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stanleybmanly's avatar

Do you you think the commercial business models can ever be as robust as they were at pre covid levels?

Asked by stanleybmanly (23354points) 1 month ago from iPhone

I know for a fact that we are unlikely to resume the extravagance of (for example) frequently dining out. And it has now been a solid year of indoctrinating the public toward abandonment of the brick and mortar concept across the entire range of goods and services. The wife bought a set of clippers. My trips to the barber have ended. Most of the people I know now have their groceries delivered, while the rest simply drive to the stores to find their groceries bagged and the staff ready to load them in the cars as they idle.

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3 Answers

hello321's avatar

Just prior to the pandemic, I started to see a lot of grocery delivery trucks. And a local supermarket remodeled their store to maintain storage for online orders. Here is an article from back in February 2019 (a year before the pandemic) describing the rush towards providing online shopping and delivery for groceries.

Additionally, brick-and-mortar stores of all kinds have been on the decline for years and are closing.

So, I think “traditional” in-person shopping is on the way out, but not necessarily due to Covid. In fact, I haven’t seen any real change since the pandemic started among my age group and younger. I’ve never had a grocery delivery, and go to the market(s) multiple times per week. They are very crowded and have been throughout the pandemic. So are retail stores.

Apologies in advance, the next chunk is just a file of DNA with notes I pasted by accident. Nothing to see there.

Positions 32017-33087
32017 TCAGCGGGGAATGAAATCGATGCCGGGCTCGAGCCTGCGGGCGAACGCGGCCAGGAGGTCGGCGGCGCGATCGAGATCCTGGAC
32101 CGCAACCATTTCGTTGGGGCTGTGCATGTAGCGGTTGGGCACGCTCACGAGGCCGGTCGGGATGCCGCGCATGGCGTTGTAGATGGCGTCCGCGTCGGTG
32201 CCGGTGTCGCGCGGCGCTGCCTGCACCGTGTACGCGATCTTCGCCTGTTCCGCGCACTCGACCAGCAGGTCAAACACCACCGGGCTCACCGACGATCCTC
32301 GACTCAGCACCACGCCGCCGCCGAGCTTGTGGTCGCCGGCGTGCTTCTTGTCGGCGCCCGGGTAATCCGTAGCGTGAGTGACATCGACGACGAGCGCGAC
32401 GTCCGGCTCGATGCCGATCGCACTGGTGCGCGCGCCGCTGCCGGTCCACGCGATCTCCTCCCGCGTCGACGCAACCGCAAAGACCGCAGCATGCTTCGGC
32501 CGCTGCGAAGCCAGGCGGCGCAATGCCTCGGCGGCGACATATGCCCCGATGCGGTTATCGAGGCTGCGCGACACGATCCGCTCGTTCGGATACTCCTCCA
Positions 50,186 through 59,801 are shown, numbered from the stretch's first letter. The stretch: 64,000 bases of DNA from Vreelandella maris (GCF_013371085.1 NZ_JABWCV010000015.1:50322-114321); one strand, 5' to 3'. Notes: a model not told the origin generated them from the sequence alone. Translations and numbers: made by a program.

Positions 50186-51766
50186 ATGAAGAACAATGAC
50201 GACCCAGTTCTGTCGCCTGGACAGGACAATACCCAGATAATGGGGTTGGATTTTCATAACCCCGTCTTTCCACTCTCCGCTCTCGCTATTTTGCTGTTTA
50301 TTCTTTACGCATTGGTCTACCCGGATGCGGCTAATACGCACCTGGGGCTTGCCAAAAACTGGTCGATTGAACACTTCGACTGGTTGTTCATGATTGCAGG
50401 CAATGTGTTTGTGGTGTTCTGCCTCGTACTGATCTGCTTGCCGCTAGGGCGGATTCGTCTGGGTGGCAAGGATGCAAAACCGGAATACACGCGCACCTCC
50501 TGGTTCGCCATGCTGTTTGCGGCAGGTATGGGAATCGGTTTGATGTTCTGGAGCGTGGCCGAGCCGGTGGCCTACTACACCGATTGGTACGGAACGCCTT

I’m more concerned about education.

elbanditoroso's avatar

Yes. But not all stores will respond equally. Big retail – mall department stores – will die.

Smaller, more focused retail – for example: teen clothing, technology, linens, kitchen goods – will do well.

Grocery delivery will face because people will see that they are losing choices but not walking the aisles of the supermarket.

I think that the sales numbers will, in the aggregate, exceed pre-pandemic numbers. But not evenly.

longgone's avatar

We are unlikely to resume the extravagance of (for example) frequently dining out.

In my social circle, people cannot wait to visit a restaurant again. I think that will be perceived as even more of a luxury, and will return full force.

Getting groceries delivered is different. That, I think, will stay. Nobody is getting emotional nourishment from a big box store. In fact, isn’t that a draining experience for most? No reason to introduce it into our lives again, then.

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